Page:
Critical Assessment of Budget 2021-22

Anindya Sengupta

The Indian economy is expected to witness a 7.7% decline in GDP in the current financial year as per the Economic Survey. Also the projected growth for FY 21-22 is 11%. So effectively as per the economic survey the country is expected to grow by 2.4% in two years ( from 2019-20 to 2021-22). As IPD pointed out the impact of COVID even though will be reduced but still will be very much there. Moreover there has been a slowdown in the economy even before COVID. Unemployment was at its peak pre COVID and increased further during COVID. As the economy started opening up, the unemployment numbers showed some improvement. But again by December, 2020, there was again a surge in the unemployment numbers as per CMIE.

There has been a slowdown in demand in the economy much before COVID. The problem has further aggravated with over 9% drop in consumption demand expected in the current fiscal. Moreover lack of demand means lack of profit and hence lack of investments in the economy. The investment is expected to decline by over 14% this fiscal. This will be a negative growth in investment second year running. So a boost up in demand is the need of the hour. Moreover measures that can induce demand and also bring in more investments needs to be looked into.

The impact of COVID implies a specific focus on health sector is utmost necessary. The need for building a health infrastructure for the entire country which is accessible to all is the need of the hour. This has been the learning from COVID. Education sector has been one of the worst hit by COVID. the schools and colleges were closed and gradually opening up now. Online classes have happened but in a country like India many people have little or no access to regular internet to attend classes on internet. Hence a focus on this sector is required.

In this backdrop, it becomes extremely important to critically assess the union budget tabled in the parliament on 1st Feb, 2021. The budget allocation increased in FY 2021-22 by 14.4% as compared to the budget allocation of 2020-21. But when compared to the revised estimate of allocation in 2020-21, the overall budget allocation has remained more or less flat in FY 2021-22. One way of inducing demand in the economy will be through increasing government spending.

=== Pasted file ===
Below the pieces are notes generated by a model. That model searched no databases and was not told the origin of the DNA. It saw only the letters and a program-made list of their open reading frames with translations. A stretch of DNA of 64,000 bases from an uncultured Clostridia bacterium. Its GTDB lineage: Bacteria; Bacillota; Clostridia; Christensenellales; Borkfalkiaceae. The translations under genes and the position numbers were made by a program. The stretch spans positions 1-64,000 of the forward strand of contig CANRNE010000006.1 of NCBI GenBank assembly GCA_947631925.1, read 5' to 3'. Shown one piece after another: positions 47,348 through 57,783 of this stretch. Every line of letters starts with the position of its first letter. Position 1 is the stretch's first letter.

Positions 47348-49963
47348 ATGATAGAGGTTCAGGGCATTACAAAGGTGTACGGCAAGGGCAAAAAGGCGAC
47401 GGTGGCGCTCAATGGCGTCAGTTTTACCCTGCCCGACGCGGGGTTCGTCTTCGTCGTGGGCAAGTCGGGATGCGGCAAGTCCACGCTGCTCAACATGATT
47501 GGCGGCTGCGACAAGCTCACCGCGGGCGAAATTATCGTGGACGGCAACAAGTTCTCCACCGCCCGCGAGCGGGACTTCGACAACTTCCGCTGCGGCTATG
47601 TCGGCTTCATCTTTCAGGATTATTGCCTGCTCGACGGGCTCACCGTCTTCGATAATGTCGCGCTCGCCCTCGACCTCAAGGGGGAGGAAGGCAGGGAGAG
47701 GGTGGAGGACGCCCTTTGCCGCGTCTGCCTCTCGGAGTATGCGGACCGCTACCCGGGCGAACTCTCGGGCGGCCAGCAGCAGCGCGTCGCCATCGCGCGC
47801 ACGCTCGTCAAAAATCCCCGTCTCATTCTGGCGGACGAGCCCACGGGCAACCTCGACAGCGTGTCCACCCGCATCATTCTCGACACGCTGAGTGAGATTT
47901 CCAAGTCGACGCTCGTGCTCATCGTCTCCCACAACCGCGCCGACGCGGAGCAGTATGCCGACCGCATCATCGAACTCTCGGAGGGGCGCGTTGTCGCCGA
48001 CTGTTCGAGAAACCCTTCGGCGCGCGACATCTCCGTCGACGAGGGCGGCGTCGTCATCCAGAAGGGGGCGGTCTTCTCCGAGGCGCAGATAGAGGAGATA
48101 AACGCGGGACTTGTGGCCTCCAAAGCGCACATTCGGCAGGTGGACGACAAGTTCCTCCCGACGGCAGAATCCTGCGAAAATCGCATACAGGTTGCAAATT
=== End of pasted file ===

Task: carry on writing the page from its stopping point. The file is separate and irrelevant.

Source: Indian Budget, Ministry of Finance, Government of India

The budgetary allocation for the fiscal year 2021-22 did not see any plan in that direction when compared to the revised estimate of allocation last fiscal ( FY 2020-21). It needs to be noted here that the revised estimate of FY 2020-21 actually shows a 28% growth in allocation as compared to the actual spending in 2019-20. So compared to that, it can be said the growth in budget allocation sees a significant fall for the next fiscal ( FY 21-22).

One major component of budget expenditure is capital expenditure by the government that goes into the creation and maintenance of assets like schools, colleges, hospitals, roads, bridges, dams, railway lines, airports and seaports.

Source: Indian Budget, Ministry of Finance, Government of India

A surge in this implies more investment from government, which will bring in more work in the economy and will in a way boost up employment and hence will have a impact on inducing demand in the economy as with more employment, more spending is likely to get induced. So the projection of the capital expenditure to rise from 13.5% in budgetary allocation in FY 20-21 to almost 16% in FY 21-22 is a step in the right direction.

One of the major aspect of any budget remains how much of the allocated fund has been spent in the current fiscal year. Because the budget happens before the fiscal ends, we get a revised estimate and not the true actual figures. But a comparison of budget estimates and revised estimate will be a good measure on how much is expected to be spend out of the total allocated fund for different aspects.

Source: Indian Budget, Ministry of Finance, Government of India

As expected given the pandemic there has been a surge in expenditure in health shooting the revised estimate higher than the budget estimate. But during same time, the revised estimate of drinking water and sanitation has been significantly lower than the budgetary estimate for 20-21. The total spending for both school education and higher education showed a decline against the budgeted allocation in FY 2020-21. The decline had been higher for higher education.